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Wise Dan wins $1-million Woodbine Mile

Wise Dan, ridden by John Velazquez, runs to victory in the $1-million Woodbine Mile on Sunday. Wise Dan took the nine-horse race by 3 1/4 lengths, finishing in time of 1:34.07 to earn a trip to the Breeders' Cup Mile. (Michael Burns/Photo)

Wise Dan, ridden by John Velazquez, runs to victory in the $1-million Woodbine Mile on Sunday. Wise Dan took the nine-horse race by 3 1/4 lengths, finishing in time of 1:34.07 to earn a trip to the Breeders' Cup Mile. (Michael Burns/Photo)

It couldn’t have been any easier or more pleasant to watch.

Wise Dan showed his class with a fine performance in yesterday’s $1-million Woodbine Mile and in doing so not only earned a trip to the Breeders’ Cup Mile but showed that if he is instead placed in the Breeders’ Cup Classic, he would be a threat there too.

It was a simple task for jockey John Velazquez. He broke beautifully out of post three in the nine-horse field and relaxed immediately behind pacesetters Worthadd and Artic Fern. He moved to the outside around the turn slightly to allow 99-1 shot Artic Fern to back out of the proceedings. But then went back inside to move through an opening created by Worthadd at the top of the stretch. From there, the race was over with the final margin being 3¾ lengths and a final time of 1:34.07.

Bred by his owner Morton Fink, the son of Wiseman’s Ferry slowly made his way to prominence last year, immediately showing an ability to win on turf (Firecracker Handicap at Churchill), dirt (Clark Handicap at Churchill), and synthetic (Fayette at Keeneland). This year he crushed a field in the Ben Ali at Keeneland, narrowly lost the Stephen Foster at Churchill, then went to Saratoga to win the Fourstardave and establish himself as possibly the leading turf horse in North America.

Velazquez, who captured his third win in the Woodbine Mile, said the horse continues to mature.

“He’s learning the more he races,” he said. “He’s learning to sit behind horses and when he does that, he’s a much better horse.”

Trainer Charles Lopresti, who won the race last year with Turralure, is likely going to train the horse up to the Breeders’ Cup but hasn’t ruled out the Shadwell Mile at Keeneland. As for the choice between the Mile and the Classic, that is still to be determined.

“I talked to Johnny (Velazquez) about the Classic and he said the grass is better but we won’t rule the Classic out as well,” Lopresti said. “I think he’s better on dirt and synthetic.”

Lopresti said Wise Dan, named for Fink’s granddaughter, is a very laid back and easy-going type who has done very little wrong in training up to the race. Wise Dan surprised Lopresti with a four-furlong workout in August that seemed easy but ended up going in a quick 45 seconds.

“He’s such a good work horse, we didn’t work him a lot,” he said. “We had the one fast work and an easy breeze after that. We brought him up here Friday. He went to the paddock to do a little schooling and he handled it great.”

Hunters Bay made a nice run in the stretch to finish second with Emma-Jayne Wilson aboard in his first ever start on the turf. Cityscape, the European runner who earlier this year won the Dubai Duty Free ended third.

Last year’s Breeders’ Cup Mile came down to Court Vision edging out Turralure, the previous two winners of the Woodbine Mile. There’s every chance that yesterday’s events at Woodbine could have an effect on this year’s race at Santa Anita.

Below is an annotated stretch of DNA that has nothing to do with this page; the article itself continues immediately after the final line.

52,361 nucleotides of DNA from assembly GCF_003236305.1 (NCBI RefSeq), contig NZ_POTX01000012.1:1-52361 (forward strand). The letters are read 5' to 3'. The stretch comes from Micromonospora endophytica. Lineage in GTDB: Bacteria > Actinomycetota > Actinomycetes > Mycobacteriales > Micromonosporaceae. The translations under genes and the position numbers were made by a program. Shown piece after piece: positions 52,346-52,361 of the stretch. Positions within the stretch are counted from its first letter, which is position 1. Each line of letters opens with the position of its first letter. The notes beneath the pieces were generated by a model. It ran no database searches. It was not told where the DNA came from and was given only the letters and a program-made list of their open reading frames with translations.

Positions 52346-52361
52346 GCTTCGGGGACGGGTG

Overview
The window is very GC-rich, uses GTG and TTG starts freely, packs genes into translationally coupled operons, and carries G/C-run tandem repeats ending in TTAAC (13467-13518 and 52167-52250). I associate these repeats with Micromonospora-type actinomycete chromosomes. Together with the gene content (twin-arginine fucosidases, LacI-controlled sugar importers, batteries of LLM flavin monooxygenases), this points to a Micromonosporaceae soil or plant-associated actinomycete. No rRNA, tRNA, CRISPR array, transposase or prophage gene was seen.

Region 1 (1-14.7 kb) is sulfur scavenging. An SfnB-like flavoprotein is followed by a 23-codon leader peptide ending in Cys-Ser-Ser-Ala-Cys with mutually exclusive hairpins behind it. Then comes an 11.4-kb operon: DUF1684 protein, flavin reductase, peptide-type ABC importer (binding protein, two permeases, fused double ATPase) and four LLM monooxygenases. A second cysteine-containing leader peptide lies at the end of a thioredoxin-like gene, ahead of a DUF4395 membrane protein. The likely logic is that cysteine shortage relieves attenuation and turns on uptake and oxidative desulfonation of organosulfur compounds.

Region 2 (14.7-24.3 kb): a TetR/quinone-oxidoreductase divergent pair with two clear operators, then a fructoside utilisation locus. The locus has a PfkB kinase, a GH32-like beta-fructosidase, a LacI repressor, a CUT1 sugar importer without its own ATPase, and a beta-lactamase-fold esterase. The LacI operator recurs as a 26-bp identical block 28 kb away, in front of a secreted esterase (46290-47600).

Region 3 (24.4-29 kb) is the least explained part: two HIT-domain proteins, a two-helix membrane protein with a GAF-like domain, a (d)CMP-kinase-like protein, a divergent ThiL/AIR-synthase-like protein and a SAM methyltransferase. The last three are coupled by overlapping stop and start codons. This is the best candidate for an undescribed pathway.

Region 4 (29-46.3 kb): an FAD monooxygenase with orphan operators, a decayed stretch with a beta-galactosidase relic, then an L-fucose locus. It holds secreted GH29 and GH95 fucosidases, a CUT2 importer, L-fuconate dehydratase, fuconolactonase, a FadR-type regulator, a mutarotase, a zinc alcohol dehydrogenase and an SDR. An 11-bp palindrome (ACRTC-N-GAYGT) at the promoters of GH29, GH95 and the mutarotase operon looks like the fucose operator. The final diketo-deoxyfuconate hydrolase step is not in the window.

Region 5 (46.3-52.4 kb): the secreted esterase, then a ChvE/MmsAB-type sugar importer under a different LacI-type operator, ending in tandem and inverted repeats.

Wigmore wild for Woodbine

A lot of Europeans like Woodbine. You can definitely count Wigmore Hall among them.

The 5-year-old son of High Chaparral had not won a race in eight starts since capturing last year’s Northern Dancer Turf, until he scored in yesterday’s $500,000 renewal.

Ridden by Jamie Spencer, Wigmore Hall was allowed to settle about eight lengths behind the early pace in the 1½-mile race.

He travelled around the final turn in between horses and at the top of the stretch, muscled his way to the outside for his run.

He made it to the lead at the eighth pole but was hounded for the final 200 metres by Al Khali on the inside.

But that rival never got within a neck of Wigmore Hall.

“I got a good trip around,” Spencer said. “He relaxed well. There was a good pace this year. There wasn’t one last year.”

“It was all ABC from the half-mile pole. I was following Garrett (Gomez aboard Al Khali) and then went and challenged him. My horse dug deep and fought hard. It’s nice to get a Grade 1 win with him.”

The win pushed Wigmore Hall’s earnings close to the $2-million mark.


Minutes before the $300,000 Canadian Stakes, the connections of Barefoot Lady learned Spencer could not take the mount. So they found David Moran to ride and it resulted in a 1½-length victory.

Moran took Barefoot Lady to the rail and tracked pacesetter Laughing early. She made her move late in the final turn, following Stars to Shine past the tiring early leader and gaining the lead with a furlong remaining.

“It was a perfect trip,” Moran said. “I was happy I was behind Luis (Contreras aboard Laughing). Then I got her out in the turn and it was over from there, really.”

It was the second victory this year for the English-based runner who pushed her career earnings past $400,000.


In the $150,000 Ontario Derby, Stealcase with Patrick Husbands aboard, made a decisive move in the stretch to win by a length in 1:50.56 for the mile-and-an-eighth.

It was the third win of 2012 for the Mark Casse-trained son of Lawyer Ron who two starts ago finished third in the Haskell Invitational at Monmouth Park.


The card opened with a win by D’wildcat Gold which gave jockey Emma-Jayne Wilson her 1,000th career victory.